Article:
INDIANAPOLIS - One lap to go, running on empty and a car bearing down on his tail.
After having the dominant car and the perfect game plan, Dario Franchitti still needed more Sunday — one break to win his second Indianapolis 500.
He got it in the form of a spectacular, airborne crash that brought out a yellow flag and allowed him to cross the line with a scant 1.6 gallons of fuel left.
That 1.6 gallons left him holding a quart of milk, a winner at the Brickyard for the second time in four years.
“Still running,” the winner told his crew over the radio as he crossed the finish line, while wreckers were moving out to scoop up debris from an accident that sent Mike Conway into the wall and to the hospital with a broken left leg.
The victory made Franchitti’s boss, Chip Ganassi, the first owner to win Indy and NASCAR’s Daytona 500 in the same year.
It validated the Scottish driver’s return to the IndyCar circuit two years after celebrating his 2007 Indy victory by making an unsuccessful move with Ganassi to NASCAR.
And, of course, it made Franchitti and crew look like the master tacticians they were on this day — working the gas pedal perfectly to stretch their final fill-up for the last 37 laps and edge out 2005 champion Dan Wheldon of England.
“Just get to the finish, see if you can get to the finish,” Franchitti said when asked about what was going through his mind over the last few laps.
He did, and so the story became about his second victory instead of Helio Castroneves’ fourth. Spiderman’s quest to tie A.J. Foyt, Al Unser Sr., and Rick Mears for most wins ever at the Brickyard essentially ended with an uncharacteristic mistake — stalling out while leaving the pits on the 146th lap.
It left Castroneves in need of a yellow-flag miracle at the end that never came, and he finished ninth after one last pit stop on the 192nd lap.
“Unfortunately, silly mistakes put us in the back,” Castroneves said. “I’m very disappointed. I’m more disappointed with the mistake.”
Meanwhile, Danica Patrick made no mistakes. After being booed during qualifying when she complained about a balky car, she picked and poked her way from 23rd to finish sixth.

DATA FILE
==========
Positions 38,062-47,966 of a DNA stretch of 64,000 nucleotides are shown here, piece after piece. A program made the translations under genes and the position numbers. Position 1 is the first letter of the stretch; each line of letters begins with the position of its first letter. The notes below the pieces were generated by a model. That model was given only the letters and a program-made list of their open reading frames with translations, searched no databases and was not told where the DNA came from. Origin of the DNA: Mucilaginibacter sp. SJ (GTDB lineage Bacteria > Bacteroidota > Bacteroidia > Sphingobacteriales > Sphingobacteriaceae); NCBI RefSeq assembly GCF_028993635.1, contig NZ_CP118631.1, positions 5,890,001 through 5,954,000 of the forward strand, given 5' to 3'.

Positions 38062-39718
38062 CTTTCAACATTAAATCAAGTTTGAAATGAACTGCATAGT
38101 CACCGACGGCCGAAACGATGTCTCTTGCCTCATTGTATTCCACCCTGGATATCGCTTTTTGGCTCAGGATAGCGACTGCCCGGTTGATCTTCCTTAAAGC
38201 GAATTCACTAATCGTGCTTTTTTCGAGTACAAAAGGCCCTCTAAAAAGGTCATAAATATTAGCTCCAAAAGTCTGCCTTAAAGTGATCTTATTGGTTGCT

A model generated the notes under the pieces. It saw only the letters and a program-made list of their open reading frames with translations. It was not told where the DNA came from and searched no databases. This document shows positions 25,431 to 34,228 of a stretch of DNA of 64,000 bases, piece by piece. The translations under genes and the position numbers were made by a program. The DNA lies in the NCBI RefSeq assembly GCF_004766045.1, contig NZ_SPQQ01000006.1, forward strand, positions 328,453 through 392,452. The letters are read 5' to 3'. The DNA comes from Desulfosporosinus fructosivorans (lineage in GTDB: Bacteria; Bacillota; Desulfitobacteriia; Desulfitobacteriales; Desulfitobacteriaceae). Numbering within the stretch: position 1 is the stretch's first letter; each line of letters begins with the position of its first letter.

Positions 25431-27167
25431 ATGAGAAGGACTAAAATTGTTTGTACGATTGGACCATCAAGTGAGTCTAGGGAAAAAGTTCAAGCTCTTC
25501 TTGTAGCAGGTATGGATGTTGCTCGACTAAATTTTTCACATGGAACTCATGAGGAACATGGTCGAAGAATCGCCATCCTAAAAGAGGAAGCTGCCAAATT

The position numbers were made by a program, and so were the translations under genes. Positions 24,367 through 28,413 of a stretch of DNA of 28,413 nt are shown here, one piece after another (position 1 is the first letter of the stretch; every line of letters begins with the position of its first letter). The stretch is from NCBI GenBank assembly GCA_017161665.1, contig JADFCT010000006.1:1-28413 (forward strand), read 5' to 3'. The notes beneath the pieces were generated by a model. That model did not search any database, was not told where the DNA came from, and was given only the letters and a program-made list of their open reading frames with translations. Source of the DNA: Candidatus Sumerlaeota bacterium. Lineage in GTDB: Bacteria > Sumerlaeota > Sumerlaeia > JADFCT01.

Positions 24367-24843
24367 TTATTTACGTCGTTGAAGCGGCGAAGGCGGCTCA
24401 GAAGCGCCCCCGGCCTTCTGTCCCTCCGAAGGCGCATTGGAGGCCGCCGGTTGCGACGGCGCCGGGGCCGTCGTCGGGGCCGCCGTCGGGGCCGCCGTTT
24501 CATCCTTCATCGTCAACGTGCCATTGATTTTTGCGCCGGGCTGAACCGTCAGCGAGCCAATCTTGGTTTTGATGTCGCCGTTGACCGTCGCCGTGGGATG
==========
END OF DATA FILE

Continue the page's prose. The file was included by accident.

Patrick never found her comfort zone in the 88-degree weather — at one point saying she wished she could make up as much time on the track as in the pits — but she was patient and disciplined and now has five top 10 finishes in six years.
Marco Andretti was third, followed by England’s Alex Lloyd and Scott Dixon.
“I’m very happy with the result, and the reasons we got it were that our pit stops rocked and we had a perfect strategy,” Patrick said.
Not so for Tony Kanaan, who finished 11th after starting last in the 33-car field and moving as high as second, less than half a second behind. His chance of becoming the first driver in 94 years of Indys to go from worst to first ended when he had to go to the pits for a splash of fuel with four laps to go.
“I hope I made it exciting out there,” Kanaan said.
More exciting than Franchitti might have wanted.
“I was concerned about running out of fuel. I was concerned about Tony. And then he pitted,” Franchitti said.
His crew started pressing their driver to conserve fuel with about 15 laps left. He did as he was told, and after leading 154 of the first 199 laps at speeds of up to 224.287 mph, he slowed steadily at the end — to 210 mph, then 209 and 206.
Wheldon started bearing down, positioning himself to make the last lap of the Indy 500 the first lap he had led all year on the circuit.
The nation grieved for those hurt, killed and affected by the Boston Marathon bombings. After one of the suspects was caught on Friday — following a day-long lockdown and manhunt — sports returned to Boston over the weekend.
That’s when the cars behind them went flying.
With the yellow flag out, Franchitti’s wife, actress Ashley Judd, put her hand over her head, hoping her man had enough fuel to make it. He did, and was on his way to a milk mustache in Victory Lane.
Both times he’s been there, he’s crossed the bricks without really racing. In 2007, he won when the race was shortened to 166 laps because of rain. This time, the end came under slow, yellow-flag conditions that froze the order of finish.
“One of the worst things you can do, and we’ve done it, is to finish a race with some fuel left,” Ganassi said.
Not to worry this time.
Ganassi won his fourth Indy and has one of those few pieces of history that aren’t owned by racing’s most successful owner, Roger Penske, who had an unusually bewildering day in his quest for a 16th Indy victory day.
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